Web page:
A recent report from DNV revealed that tubes and piping are the most failure-prone components in the oil, gas and maritime industries; fatigue and corrosion being the most common failure types. To avoid or minimize these common failure types, professionals have been considering digital solutions and digital manufacturing technologies that deliver better sustainability. One of these technologies is Additive Manufacturing.
A recent use case shared by Australian 3D printer manufacturer AML3D highlights the use of Wire Arc Additive Manufacturing (WAAM) in the production of a high-pressure Oil & Gas piping component. This demonstrator component was printed as part of AML3D’s internal development program
Described as the “world’s largest high-pressure Oil & Gas piping component” that has been 3D printed, the 940kg monocoque “piping spool” component measures 850mm in length and 450mm in diameter.
The manufacturing process required the use of AML3D’s patented WAM®. The printing was conducted in one piece, eliminating the need for using three separate components using traditional fabrication and welding methods.
Moreover, the use of the WAM® process has improved material properties using a higher strength wire feedstock and optimised process parameters, while reducing the manufacturing time from months to just days.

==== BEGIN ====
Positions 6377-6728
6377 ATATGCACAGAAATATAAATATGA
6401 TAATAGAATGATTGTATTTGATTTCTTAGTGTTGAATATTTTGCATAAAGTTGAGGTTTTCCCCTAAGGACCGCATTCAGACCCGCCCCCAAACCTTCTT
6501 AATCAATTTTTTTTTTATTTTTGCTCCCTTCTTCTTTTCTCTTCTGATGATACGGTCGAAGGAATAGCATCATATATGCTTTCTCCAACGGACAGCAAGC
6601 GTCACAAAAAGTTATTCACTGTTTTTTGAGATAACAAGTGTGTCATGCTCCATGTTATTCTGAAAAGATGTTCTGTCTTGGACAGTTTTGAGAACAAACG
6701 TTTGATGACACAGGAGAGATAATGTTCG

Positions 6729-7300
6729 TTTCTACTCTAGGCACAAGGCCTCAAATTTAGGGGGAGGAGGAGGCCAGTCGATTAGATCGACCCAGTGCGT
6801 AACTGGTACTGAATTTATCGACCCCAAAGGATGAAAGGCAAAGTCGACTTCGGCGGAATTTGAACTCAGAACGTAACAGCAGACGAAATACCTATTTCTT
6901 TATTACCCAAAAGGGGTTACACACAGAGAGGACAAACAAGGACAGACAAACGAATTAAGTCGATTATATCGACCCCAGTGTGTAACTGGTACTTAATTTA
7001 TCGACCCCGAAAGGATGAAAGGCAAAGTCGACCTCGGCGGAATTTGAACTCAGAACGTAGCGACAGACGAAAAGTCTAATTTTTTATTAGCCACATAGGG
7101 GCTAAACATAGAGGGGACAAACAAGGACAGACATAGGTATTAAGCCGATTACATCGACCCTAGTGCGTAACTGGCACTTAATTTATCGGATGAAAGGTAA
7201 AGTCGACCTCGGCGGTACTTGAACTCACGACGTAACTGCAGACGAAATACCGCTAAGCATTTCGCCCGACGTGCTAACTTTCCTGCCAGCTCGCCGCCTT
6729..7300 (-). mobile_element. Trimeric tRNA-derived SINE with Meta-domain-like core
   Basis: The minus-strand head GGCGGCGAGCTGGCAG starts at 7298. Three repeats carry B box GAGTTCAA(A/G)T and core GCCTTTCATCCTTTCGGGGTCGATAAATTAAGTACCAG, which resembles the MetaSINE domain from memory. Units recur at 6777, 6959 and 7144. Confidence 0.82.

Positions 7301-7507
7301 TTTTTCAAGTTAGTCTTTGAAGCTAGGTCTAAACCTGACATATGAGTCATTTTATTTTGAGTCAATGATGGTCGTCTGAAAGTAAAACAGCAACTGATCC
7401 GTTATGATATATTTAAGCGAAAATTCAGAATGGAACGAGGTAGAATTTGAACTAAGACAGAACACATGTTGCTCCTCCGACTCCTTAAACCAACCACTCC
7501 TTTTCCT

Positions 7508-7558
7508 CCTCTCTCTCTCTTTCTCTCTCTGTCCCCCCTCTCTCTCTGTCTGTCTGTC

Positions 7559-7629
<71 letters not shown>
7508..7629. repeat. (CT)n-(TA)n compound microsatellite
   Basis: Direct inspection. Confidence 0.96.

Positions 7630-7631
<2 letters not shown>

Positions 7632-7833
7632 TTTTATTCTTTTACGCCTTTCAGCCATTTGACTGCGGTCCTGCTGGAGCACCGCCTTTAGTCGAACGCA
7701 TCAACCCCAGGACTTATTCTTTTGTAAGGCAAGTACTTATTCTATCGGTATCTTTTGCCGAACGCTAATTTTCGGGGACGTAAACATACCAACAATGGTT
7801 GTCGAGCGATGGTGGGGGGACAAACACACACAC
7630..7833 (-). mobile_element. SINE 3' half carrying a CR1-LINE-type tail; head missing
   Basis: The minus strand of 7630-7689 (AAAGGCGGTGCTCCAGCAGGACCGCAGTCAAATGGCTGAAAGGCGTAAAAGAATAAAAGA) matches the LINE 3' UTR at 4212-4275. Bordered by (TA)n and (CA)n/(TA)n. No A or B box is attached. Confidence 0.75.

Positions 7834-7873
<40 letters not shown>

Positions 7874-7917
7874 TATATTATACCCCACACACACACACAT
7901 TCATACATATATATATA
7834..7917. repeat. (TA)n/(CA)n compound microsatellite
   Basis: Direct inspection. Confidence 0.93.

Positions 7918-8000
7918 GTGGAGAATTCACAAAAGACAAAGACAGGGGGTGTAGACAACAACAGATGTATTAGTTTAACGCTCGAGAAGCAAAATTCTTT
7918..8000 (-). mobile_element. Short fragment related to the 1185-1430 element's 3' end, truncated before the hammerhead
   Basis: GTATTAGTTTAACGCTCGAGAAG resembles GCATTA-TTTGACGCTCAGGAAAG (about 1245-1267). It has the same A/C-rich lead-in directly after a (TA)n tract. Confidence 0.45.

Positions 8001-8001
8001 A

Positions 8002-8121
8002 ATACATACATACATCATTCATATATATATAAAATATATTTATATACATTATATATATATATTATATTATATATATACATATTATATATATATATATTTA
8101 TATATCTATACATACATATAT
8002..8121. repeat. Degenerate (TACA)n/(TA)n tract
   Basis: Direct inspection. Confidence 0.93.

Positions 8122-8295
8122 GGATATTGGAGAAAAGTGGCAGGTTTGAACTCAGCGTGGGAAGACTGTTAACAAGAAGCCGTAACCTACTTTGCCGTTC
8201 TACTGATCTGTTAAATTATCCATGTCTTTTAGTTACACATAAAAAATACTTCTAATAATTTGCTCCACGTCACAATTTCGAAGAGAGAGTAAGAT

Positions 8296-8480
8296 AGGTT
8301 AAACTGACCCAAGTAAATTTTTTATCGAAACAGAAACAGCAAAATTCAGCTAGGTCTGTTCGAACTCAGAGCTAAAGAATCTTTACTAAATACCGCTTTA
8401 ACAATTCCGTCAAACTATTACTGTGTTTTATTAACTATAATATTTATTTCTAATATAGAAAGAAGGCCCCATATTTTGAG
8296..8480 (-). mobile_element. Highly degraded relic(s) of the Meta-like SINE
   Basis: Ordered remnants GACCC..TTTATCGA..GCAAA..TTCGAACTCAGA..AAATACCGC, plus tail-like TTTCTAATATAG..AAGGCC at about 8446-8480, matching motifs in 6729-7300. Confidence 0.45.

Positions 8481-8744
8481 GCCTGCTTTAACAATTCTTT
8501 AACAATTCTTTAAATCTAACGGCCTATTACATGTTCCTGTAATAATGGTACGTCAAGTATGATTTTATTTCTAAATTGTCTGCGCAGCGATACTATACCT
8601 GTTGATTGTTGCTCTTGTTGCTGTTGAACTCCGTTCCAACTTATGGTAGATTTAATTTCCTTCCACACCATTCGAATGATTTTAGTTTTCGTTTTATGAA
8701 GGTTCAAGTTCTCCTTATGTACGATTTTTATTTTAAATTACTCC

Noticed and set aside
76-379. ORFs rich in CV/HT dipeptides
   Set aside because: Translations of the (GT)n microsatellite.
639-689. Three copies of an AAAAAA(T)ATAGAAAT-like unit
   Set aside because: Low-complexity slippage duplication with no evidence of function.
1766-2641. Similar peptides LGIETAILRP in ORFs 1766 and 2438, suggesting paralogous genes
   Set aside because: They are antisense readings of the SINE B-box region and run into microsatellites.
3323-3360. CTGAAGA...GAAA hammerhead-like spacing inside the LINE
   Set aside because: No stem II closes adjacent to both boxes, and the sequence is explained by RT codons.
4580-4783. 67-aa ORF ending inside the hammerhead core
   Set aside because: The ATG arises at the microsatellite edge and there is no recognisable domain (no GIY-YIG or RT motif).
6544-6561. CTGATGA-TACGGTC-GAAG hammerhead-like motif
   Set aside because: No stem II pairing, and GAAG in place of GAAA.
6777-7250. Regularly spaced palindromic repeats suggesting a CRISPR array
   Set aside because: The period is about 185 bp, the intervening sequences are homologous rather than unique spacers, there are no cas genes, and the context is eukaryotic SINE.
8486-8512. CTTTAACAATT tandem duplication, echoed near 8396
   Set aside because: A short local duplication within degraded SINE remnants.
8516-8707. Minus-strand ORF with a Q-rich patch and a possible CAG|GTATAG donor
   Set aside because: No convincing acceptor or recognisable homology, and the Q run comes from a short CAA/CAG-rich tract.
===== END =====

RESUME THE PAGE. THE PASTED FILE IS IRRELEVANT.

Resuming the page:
The 41mm thick high-pressure piping spool was printed according to the stringent and newly released American Petroleum Institute (API) Standard 20S and has met all test acceptance criteria, a press release reports.
Furthermore, to conduct the acceptance testing for ASME B31.3, a well-used American standard for these applications, a team of Trushape Engineering, experts in high-pressure piping components testing pressurised the component to 34,790kPa. The pressure was held for an extended period with no loss of structural integrity and thereafter, independently witnessed and verified by marine verification company Lloyds Register.
So far, Wire-Arc AM has proven its capabilities for various applications in the Oil & Gas industries; applications that include for instance a 3D printed clamp, a 3D printed waterbushing to name a few.
In this vein, can we legitimately say that WAAM is the only AM process that is uniquely positioned to meet the production requirements in the Oil & Gas sector?
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